Student campaigns for training to reduce numbers of suicides

Student campaigns for training to reduce numbers of suicides  name

A University of Cumbria nursing student has successfully mounted a campaign to convince the university to introduce suicide prevention training for all under-graduation nursing courses.

Laura Collins, (40), is a third year Mental Health Nursing student. During the course of her training she experienced the devastation of losing a patient to suicide. It was this experience that spurred her on to present a proposal to the university for all nursing students to receive suicide prevention training so they develop the skills and knowledge required to care for individuals experiencing suicidal thoughts and prevent future tragedies.

She said, “The devastation of losing a patient to suicide had a profound effect on me. It was the catalyst for my development in my final year of training as I strove to learn everything I could and gain as much experience as possible in suicide prevention.”

“I hope that this training will help student nurses develop awareness of the issues around suicidality and the confidence to ask the difficult questions if they suspect someone is feeling depressed, self-harming or suicidal and get the appropriate support”.

To coincide with World Suicide Prevention Day, today, Thursday 10 September, Laura arranged a joint conference with Cumbria County Council, Carlisle and Eden Mind, for her fellow nursing cohort and other students and stakeholders at the university’s Fusehill campus, Carlisle. The speakers at the conference include the county’s suicide prevention lead, Dr. Jane Mathieson and experts from the Cumbria Partnership NHS Foundation Trust who are talking about the work they are doing to reduce suicide in the county and improve patient care. Preventing avoidable death is part of their five-year quality strategy and acknowledges that reducing suicide is everyone's business.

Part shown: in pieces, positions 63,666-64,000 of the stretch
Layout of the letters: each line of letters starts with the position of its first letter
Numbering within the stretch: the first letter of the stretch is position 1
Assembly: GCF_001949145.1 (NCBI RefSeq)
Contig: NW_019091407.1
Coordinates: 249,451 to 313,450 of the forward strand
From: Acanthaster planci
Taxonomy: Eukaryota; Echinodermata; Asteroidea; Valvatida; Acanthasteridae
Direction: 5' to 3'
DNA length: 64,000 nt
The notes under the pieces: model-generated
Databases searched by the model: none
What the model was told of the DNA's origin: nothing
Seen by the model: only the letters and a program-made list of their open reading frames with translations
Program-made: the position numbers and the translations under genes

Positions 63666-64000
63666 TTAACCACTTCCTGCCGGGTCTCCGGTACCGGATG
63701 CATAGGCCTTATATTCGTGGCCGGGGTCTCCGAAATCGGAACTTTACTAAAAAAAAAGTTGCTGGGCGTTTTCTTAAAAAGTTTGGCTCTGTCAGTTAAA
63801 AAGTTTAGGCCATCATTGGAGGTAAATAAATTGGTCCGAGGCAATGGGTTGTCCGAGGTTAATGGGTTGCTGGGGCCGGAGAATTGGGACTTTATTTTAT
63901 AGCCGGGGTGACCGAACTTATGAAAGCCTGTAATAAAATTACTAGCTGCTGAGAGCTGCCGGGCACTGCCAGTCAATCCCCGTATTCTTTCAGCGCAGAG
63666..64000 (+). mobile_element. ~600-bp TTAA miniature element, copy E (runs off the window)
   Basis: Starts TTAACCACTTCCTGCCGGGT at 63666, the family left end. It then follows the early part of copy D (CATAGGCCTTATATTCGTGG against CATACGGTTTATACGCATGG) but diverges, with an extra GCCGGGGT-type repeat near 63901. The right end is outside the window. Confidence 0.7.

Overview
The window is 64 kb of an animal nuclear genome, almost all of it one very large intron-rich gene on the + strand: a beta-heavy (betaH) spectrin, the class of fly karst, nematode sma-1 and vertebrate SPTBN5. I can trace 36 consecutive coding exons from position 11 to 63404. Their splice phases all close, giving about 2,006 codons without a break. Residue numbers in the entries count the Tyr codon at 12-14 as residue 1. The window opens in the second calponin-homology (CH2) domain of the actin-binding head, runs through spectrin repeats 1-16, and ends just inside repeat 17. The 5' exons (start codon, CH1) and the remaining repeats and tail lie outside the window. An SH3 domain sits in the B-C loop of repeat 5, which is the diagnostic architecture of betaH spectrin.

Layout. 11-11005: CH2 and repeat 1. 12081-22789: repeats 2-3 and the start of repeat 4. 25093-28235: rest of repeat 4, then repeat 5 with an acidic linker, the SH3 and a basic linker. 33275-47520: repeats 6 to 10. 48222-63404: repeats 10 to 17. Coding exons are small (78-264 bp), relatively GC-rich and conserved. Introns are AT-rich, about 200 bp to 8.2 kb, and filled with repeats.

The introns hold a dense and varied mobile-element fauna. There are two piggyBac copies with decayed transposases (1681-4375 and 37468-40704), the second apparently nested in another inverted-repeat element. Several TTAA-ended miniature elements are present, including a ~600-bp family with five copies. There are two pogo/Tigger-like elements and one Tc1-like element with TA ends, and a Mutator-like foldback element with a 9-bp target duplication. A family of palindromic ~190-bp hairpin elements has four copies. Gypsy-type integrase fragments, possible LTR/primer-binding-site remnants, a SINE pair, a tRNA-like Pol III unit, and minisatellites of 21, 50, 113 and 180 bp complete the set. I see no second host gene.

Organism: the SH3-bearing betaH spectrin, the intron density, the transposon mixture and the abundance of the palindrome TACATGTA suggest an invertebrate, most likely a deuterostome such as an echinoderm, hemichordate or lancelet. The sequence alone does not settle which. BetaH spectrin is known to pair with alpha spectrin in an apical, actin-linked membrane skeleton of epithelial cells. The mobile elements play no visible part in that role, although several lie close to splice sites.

There are also workshops discussing different aspects of suicide prevention as well as exhibition stands from a number of mental health charities.

Dr Jane Mathieson, public health consultant from Cumbria County Council, said ‘In recent years, we have funded Carlisle Eden Mind to train about 2,000 people in how they can help prevent suicide. By raising awareness and building skills and confidence to talk about suicide, we are breaking the taboos that make it difficult for people to reach out and get help when they are distressed. Less than a third of people who die through suicide are in contact with specialist mental health services, so it’s important that family, friends, neighbours and colleagues feel able to offer support, as well as health and care professionals.”

Parts of Cumbria have some of some of the highest suicide rates in the country. From 2010-12, Copeland had the second highest suicide rate per 100,000 people in England with 15.5 while the average in England was eight per 100,000.

Suicide prevention training is not a requirement of the Nursing and Midwifery Council for the pre-registration nursing curriculum, however, the Royal College of Nursing encourages universities to offer such training to their students. Often, nursing students report anecdotally of lacking the skills and confidence to speak openly about suicide and self-harm with their patients for fear of putting ideas in a patient’s head or saying the wrong thing.

Dr Louise Nelson, Head of Nursing, Health and Professional Practice was impressed with Laura’s proposal and immediately saw the practical benefits the training would provide for trainee students: “We want to ensure that our students get the training they need to perform effectively on the job. If that means going above and beyond the requirements of curriculum then we are happy to support so that we better prepare the future workforce, and educational standards are raised.”

Over the summer, Laura worked with Juliet Gray, training officer with Carlisle and Eden Mind, to deliver four half-day suicide prevention-awareness sessions to second-year student nurses. These pilot sessions challenged some of the myths around suicidality and helped students to gain an understanding of the health and social issues around suicidal behaviour. The aim of these sessions was to better prepare them as future nurses to deliver compassionate care to those experiencing such difficulties, wherever they may encounter them.